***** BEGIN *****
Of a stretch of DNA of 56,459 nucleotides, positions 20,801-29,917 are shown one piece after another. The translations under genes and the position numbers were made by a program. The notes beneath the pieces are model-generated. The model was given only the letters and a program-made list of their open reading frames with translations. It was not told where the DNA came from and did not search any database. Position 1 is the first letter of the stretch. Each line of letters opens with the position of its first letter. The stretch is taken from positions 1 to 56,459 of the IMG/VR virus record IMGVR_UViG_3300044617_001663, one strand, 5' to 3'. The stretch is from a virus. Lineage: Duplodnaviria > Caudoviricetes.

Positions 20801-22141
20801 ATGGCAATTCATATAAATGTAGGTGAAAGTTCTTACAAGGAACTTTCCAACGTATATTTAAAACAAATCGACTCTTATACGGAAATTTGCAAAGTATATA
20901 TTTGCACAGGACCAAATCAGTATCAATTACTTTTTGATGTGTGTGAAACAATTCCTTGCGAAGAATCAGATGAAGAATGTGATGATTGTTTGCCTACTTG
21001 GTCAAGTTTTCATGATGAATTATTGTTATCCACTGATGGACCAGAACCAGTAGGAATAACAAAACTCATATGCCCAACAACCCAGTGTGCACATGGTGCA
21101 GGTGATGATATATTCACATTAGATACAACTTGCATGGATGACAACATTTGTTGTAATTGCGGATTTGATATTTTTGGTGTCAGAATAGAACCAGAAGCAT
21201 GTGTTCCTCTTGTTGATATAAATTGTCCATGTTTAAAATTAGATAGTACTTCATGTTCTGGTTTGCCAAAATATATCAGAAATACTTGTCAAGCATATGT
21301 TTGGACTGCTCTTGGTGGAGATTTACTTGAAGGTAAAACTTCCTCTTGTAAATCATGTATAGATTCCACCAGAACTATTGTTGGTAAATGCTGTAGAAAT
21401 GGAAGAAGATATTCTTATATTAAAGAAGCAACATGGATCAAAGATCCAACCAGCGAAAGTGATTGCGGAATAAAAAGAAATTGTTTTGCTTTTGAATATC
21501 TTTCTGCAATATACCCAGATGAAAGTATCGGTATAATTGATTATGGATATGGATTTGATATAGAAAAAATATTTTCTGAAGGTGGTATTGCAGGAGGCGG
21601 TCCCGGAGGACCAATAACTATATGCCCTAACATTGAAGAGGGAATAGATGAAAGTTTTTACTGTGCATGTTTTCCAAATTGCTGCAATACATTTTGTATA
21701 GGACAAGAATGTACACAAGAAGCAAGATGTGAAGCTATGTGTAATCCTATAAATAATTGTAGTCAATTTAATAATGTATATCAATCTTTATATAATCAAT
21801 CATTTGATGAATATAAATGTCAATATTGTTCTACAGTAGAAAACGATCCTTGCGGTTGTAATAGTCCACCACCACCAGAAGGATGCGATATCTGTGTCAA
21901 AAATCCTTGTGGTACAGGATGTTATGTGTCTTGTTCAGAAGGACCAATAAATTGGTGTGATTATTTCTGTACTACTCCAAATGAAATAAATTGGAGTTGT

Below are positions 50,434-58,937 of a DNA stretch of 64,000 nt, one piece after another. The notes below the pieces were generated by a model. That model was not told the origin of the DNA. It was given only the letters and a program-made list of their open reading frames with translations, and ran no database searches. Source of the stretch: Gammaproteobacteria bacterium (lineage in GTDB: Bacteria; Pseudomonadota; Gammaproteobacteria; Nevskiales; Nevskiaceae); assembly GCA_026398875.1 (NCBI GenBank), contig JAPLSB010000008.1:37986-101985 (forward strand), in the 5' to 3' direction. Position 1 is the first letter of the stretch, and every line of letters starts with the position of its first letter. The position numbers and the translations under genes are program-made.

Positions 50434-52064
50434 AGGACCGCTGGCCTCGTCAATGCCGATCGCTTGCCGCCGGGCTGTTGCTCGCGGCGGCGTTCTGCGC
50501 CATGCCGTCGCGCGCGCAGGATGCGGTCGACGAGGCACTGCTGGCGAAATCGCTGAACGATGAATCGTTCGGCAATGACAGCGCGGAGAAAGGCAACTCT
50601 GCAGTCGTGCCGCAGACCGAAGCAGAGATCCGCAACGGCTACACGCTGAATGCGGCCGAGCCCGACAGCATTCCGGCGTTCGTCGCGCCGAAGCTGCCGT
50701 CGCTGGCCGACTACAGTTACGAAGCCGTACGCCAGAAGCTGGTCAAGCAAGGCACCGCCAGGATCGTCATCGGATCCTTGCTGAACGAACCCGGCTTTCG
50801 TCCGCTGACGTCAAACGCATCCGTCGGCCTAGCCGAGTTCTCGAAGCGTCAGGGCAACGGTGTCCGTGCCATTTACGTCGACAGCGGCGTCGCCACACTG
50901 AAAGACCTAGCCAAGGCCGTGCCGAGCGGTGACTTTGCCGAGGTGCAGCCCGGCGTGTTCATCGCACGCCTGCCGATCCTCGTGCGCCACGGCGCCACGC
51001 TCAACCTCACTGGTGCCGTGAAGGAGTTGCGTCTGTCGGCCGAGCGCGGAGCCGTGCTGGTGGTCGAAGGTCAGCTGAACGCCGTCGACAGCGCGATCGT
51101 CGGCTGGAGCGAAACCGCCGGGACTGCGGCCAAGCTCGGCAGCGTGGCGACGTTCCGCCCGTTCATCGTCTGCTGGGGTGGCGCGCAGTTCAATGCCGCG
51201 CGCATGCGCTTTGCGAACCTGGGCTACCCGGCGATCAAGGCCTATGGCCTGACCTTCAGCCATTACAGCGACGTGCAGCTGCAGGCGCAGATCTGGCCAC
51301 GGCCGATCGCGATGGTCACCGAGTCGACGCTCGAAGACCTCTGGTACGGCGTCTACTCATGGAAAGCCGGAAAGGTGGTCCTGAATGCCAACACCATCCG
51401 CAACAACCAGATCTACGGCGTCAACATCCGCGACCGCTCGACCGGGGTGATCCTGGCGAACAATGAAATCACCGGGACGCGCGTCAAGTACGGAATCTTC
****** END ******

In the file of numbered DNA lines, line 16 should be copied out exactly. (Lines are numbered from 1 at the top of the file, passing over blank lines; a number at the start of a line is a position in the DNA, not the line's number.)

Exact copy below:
Positions 50434-52064